Shortly after his wife fell severely ill in the fall of 1845, Poe began to show signs of illness and severe nervous depression.[footnoteRef:3] With Virginia as his sole priority, he relocated to Fordham, New York where he would continue to write and publish, despite being ill. By the end of the year, Virginia's health was rapidly declining, ultimately passing away on January 30, 1847.[footnoteRef:4] Virginia's death greatly impacted Poe as he soon fell "gravely ill" and experienced his most unproductive year. He described his sporadic drinking during the year as being a product of the insanity that had been caused by the invariable fear and reminder of Virginia's death and wrote, "My enemies referred to the insanity…it was the horrible never-ending oscillation between hope and despair which I could not longer have endured with total loss of reason. In the death of what was my life, then, I receive a new but -- oh God! how melancholy an existence."[footnoteRef:5] The "insanity" which Poe describes can be attributed to a severe depression that followed his wife's death. In 1848, Poe is documented to have suffered from an anxiety attack that was triggered by Sarah Helen Whitman's delays in giving him an answer to his marriage proposal; Poe received a dose of laudanum after visiting Providence, Rhode Island in order to curb his anxiety.[footnoteRef:6] [3: Ibid., 1479.] [4: Ibid., 1480.] [5: Ibid.] [6: Ibid.]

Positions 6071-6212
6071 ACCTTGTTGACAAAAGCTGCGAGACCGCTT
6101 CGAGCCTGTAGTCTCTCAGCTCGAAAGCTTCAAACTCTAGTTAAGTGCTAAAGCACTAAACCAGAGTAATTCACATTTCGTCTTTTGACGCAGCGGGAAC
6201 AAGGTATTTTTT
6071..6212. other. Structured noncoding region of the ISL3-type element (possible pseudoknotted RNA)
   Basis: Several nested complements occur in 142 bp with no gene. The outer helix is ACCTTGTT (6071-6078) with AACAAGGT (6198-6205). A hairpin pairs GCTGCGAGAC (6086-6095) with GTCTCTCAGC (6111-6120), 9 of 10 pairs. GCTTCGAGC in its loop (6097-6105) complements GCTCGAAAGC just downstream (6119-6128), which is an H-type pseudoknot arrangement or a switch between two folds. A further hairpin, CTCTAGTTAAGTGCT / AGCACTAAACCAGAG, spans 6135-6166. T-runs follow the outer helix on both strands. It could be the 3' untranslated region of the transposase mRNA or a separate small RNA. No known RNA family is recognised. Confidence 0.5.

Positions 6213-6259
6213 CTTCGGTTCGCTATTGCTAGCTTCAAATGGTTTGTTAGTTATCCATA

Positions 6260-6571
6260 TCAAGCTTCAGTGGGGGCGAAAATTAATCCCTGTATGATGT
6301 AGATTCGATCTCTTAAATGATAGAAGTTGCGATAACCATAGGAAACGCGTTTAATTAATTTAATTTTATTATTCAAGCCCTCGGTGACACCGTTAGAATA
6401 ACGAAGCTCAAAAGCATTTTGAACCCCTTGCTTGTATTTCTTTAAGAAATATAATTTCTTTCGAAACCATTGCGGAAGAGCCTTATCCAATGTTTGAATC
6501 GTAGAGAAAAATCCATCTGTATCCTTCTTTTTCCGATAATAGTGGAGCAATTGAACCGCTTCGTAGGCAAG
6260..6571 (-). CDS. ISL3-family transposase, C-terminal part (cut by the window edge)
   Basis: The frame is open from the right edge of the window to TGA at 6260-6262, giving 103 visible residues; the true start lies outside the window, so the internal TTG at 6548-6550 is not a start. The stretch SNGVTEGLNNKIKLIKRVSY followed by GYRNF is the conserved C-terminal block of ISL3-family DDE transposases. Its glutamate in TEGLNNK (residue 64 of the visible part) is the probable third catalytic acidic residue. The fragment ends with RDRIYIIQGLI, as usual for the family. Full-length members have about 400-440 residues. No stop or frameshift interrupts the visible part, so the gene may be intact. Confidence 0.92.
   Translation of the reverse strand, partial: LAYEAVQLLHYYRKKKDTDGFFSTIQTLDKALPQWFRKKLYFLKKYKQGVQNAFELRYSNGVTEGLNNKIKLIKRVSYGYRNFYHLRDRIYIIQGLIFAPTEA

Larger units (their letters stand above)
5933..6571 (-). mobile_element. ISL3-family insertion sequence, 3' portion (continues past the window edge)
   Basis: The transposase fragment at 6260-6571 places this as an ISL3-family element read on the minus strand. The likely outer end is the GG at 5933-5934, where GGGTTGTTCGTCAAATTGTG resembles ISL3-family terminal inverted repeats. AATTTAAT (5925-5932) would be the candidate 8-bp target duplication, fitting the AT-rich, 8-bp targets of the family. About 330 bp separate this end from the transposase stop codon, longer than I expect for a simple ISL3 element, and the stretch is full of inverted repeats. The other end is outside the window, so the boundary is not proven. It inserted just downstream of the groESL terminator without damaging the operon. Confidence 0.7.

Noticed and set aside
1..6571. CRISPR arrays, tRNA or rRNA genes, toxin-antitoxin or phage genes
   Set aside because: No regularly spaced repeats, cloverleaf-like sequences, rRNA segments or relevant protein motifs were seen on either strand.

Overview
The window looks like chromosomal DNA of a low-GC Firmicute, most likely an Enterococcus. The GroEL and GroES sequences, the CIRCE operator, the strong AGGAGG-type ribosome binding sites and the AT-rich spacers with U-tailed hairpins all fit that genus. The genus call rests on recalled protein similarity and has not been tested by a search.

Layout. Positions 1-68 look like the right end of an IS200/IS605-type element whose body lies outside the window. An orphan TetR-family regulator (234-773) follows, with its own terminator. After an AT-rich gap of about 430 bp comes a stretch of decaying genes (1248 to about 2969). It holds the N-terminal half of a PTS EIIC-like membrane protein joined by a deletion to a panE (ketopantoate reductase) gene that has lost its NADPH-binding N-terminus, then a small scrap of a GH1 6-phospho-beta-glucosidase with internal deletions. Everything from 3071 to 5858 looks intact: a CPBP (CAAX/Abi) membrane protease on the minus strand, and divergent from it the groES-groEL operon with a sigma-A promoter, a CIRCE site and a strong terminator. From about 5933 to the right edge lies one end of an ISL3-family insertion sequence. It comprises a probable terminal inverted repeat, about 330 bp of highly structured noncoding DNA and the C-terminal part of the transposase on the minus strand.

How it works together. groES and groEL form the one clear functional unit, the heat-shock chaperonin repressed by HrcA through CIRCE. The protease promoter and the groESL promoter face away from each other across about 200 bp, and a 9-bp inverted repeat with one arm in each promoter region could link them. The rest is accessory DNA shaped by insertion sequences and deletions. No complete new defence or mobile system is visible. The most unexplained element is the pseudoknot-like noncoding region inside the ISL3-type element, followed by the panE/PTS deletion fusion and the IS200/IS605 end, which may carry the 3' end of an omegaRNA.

Poe's death continues to be shrouded in mystery. Ironically, Poe died in 1849, the year that he decided to turn his life around. Despite the fact that Poe is often regarded as being an opiate addicted alcoholic, he was a strong supporter of the temperance movement in the United States and even joined the Sons of Temperance on August 27, 1849.[footnoteRef:7] There is evidence to suggest that Poe left Richmond, Virginia where he was staying with his sister, Rosalie, on September 27 and arrived in Baltimore, Maryland the following day. Upon reaching Baltimore, Poe's whereabouts were unknown, even to his cousin, Neilson Poe, who would later write to Maria Clemm, Virginia's mother, "where he spent the time he was here, or under what circumstances, I have been unable to ascertain."[footnoteRef:8] It is alleged that during his stay in Baltimore, Poe went to call on Dr. Nathan Covington Brooks who was out of town at the time.[footnoteRef:9] It is also at this point that the story surrounding Poe's last days, and his visit to Baltimore, becomes convoluted. There are various and contradicting accounts that claim that Poe had gone to Philadelphia to visit friends and subsequently fell ill; his illness is said to have caused him confusion when instead of taking a train to New York he mistakenly returned to Baltimore.[footnoteRef:10] There are also accounts of Poe intending to go to Philadelphia, yet unable to complete the trip due to inclement weather. [7: Edgar Allan Poe Society of Baltimore, Biography, Temperance Movement: The Fight for an Alcohol-Free America, www.lynbr.(accessed August 20, 2011).] [8: Arthur Hobson Quinn, Edgar Allan Poe: A Critical Biography (New York: D. Appleton-Century Company, 1941), 642.] [9: Edgar Allan Poe Society of Baltimore, The Mysterious Death of Edgar Allan Poe, http://www.eapoe.org (accessed August 20, 2011).] [10: Ibid.]